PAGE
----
Few days ago I have shown a stamp from Libya picturing a frog fossil. I recently got a postcard - a postal stationery - from China picturing a similar subject. Here are both sides of the card.
The printed “stamp” is rather usual one for item of this type from China, but my interest is more on the picture side, as you can imagine. The card pictures a very rare frog fossil called Callobatrachus sanyanensis. It is a frog of the family Discoglossidae, so called because of their fixed disk-like tongue. This fossil dates from the cretaceous meaning between 146 and 65 Millions of years ago. I don’t understand the legend on the card that speaks about early cretaceous (which is ok) but giving a date of 1.25 Millions years. Is it a mistake?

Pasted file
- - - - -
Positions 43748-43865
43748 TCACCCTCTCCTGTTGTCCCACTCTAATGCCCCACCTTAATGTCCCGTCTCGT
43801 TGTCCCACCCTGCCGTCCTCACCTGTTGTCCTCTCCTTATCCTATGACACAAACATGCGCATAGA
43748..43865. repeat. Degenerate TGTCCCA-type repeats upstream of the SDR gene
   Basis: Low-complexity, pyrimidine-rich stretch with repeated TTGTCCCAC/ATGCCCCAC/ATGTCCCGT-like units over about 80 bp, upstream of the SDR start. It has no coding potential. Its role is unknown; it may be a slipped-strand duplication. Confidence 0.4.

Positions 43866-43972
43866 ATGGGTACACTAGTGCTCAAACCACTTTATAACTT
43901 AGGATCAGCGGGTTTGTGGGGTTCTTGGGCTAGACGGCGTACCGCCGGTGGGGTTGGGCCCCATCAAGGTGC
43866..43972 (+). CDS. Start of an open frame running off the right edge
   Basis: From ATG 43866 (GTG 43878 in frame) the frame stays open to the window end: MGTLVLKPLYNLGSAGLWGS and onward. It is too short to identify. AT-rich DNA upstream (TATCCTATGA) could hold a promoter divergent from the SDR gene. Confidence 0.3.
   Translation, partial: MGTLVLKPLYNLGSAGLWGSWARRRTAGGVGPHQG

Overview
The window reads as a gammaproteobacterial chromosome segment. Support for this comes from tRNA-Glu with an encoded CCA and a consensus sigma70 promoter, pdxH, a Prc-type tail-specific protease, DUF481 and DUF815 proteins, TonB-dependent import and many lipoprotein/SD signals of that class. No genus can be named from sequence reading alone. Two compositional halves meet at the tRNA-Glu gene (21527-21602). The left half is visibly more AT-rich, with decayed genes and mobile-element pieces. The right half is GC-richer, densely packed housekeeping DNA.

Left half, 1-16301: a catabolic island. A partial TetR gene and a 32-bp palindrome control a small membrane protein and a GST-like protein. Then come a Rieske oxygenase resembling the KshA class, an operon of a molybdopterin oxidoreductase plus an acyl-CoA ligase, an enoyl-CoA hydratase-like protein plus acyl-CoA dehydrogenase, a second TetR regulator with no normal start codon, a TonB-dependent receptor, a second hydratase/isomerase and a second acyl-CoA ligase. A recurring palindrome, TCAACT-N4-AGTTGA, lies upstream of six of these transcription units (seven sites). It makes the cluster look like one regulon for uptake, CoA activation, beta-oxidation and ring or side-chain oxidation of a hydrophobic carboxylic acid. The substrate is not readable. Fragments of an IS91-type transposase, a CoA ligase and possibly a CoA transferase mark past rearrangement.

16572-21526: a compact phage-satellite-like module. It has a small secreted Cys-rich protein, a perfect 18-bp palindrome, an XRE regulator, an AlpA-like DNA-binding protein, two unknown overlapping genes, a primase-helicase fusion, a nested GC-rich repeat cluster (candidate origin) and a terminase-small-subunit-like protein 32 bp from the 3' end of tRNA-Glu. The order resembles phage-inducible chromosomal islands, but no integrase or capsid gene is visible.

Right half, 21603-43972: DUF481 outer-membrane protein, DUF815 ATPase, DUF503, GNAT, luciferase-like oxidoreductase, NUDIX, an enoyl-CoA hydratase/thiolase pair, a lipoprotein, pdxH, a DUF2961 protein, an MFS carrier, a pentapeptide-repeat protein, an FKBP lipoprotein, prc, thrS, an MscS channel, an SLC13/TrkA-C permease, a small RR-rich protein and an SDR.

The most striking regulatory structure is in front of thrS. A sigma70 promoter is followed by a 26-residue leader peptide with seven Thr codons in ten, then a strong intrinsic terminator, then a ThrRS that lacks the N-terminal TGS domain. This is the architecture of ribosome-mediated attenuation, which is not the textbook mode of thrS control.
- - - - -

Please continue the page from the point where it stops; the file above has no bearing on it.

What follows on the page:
This fossil was found in the Liaoning province, a province located in the North East of China. 120 Millions years ago this area was a forested lakeside filled with diverse wildlife, surrounded by volcanoes that would periodically erupt, killing animals but also covering them with a fine powder of volcanic ash that would protect their bodies. This is the reason why this area is very famous for its fossils, for instance, this is the area where the link between birds and dinosaurs has been discovered.
On the address side, the grey drawing above the legend is the logo of the IVPP, the institute of vertebrate paleontology and paleoanthropology belonging to the Chinese Academy of Science and located in Beijing.